Dentures are removable appliances that can replace missing teeth and help restore your smile. If you've lost all of your natural teeth, whether from gum disease, tooth decay or injury, replacing missing teeth will benefit your appearance and your health. That's because dentures make it easier to eat and speak better than you could without teeth—things that people often take for granted.
Denture can have tremendous impact on someone's facial structure, appearance, and smile. In addition to the types of dentures listed below, Dr. Stokes also has a team of specialist that can help you have more permanent dentures. See our page on implants within this website.
Types of dentures:
- Conventional. This full removable denture is made and placed in your mouth after the remaining teeth are removed and tissues have healed, which may take several months.
- Immediate. This removable denture is inserted on the same day that the remaining teeth are removed. Your dentist will take measurements and make models of your jaw during a preliminary visit. You don't have to be without teeth during the healing period, but may need to have the denture relined or remade after your jaw has healed.
- Overdenture. Sometimes some of your teeth can be saved to preserve your jawbone and provide stability and support for the denture. An overdenture fits over a small number of remaining natural teeth after they have been prepared by your dentist. Implants can serve the same function, too.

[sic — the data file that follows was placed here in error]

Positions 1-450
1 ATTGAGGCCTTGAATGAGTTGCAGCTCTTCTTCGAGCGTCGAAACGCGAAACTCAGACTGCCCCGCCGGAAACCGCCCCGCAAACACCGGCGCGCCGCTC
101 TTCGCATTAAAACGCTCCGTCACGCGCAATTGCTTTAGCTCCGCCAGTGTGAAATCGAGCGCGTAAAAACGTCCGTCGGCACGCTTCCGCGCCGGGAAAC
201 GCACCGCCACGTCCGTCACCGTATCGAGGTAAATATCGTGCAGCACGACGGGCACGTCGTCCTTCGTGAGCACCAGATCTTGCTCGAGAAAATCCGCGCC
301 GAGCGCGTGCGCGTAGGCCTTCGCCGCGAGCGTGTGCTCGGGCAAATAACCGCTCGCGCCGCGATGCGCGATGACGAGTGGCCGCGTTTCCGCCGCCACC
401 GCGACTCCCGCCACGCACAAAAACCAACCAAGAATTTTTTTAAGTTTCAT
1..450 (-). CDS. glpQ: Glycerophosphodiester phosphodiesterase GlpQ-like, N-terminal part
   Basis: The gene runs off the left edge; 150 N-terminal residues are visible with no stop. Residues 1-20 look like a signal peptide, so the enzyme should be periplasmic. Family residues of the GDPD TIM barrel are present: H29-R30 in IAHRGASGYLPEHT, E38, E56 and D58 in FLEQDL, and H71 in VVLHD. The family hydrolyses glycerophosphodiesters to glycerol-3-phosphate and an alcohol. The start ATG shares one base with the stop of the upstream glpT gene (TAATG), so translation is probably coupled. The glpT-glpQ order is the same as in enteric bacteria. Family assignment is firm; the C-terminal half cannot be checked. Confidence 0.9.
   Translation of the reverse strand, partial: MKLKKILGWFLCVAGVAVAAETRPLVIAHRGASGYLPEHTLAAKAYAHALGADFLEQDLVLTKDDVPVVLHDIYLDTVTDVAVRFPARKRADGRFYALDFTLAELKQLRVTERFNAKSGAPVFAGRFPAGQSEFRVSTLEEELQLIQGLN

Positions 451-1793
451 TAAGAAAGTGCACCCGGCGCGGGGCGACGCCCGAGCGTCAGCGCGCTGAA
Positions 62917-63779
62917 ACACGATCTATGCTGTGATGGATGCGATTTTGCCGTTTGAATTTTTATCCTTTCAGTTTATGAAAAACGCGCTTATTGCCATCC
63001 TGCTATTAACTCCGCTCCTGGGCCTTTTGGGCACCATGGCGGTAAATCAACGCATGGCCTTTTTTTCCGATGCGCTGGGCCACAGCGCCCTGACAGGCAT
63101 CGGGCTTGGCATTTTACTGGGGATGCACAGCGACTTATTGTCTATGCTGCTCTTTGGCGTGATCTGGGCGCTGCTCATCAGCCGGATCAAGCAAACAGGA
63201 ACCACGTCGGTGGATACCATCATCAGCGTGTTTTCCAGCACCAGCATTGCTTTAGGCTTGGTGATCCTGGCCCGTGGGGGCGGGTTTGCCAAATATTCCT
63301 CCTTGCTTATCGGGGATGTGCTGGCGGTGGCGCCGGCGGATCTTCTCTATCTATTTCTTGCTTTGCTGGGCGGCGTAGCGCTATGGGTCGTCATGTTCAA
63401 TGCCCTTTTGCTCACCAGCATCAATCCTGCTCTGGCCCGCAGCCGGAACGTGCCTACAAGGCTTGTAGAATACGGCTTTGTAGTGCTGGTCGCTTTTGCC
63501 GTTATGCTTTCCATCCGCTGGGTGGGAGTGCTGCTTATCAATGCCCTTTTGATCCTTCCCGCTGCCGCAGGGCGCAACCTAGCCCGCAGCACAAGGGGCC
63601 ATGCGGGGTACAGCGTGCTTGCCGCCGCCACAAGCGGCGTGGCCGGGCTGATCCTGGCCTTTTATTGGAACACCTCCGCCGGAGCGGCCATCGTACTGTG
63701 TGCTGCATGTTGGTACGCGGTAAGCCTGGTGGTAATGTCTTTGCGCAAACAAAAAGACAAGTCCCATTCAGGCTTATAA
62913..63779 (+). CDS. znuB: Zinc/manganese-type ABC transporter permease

Like your teeth, your dentures should be brushed daily to remove food particles and plaque. Brushing also can help keep the teeth from staining.
- Rinse your dentures before brushing to remove any loose food or debris.
- Use a soft bristle toothbrush and a non-abrasive cleanser to gently brush all the surfaces of the dentures so they don't get scratched.
- When brushing, clean your mouth thoroughly—including your gums, cheeks, roof of your mouth and tongue to remove any plaque. This can help reduce the risk of oral irritation and bad breath.
- When you're not wearing your dentures, put them in a safe place covered in water to keep them from warping.
- Occasionally, denture wearers may use adhesives. Adhesives come in many forms: creams, powders, pads/wafers, strips or liquids. If you use one of these products, read the instructions, and use them exactly as directed. Your dentist can recommend appropriate cleansers and adhesives; look for products with the
ADA Seal of Acceptance. Products with the ADA Seal have been evaluated for safety and effectiveness.
If you have any questions about your dentures, or if they stop fitting well or become damaged, contact Dr. Stokes at Eastern Canyon Dental. Also be sure to schedule regular dental checkups, too. Dr. Stokes will examine your mouth to see if your dentures continue to fit properly.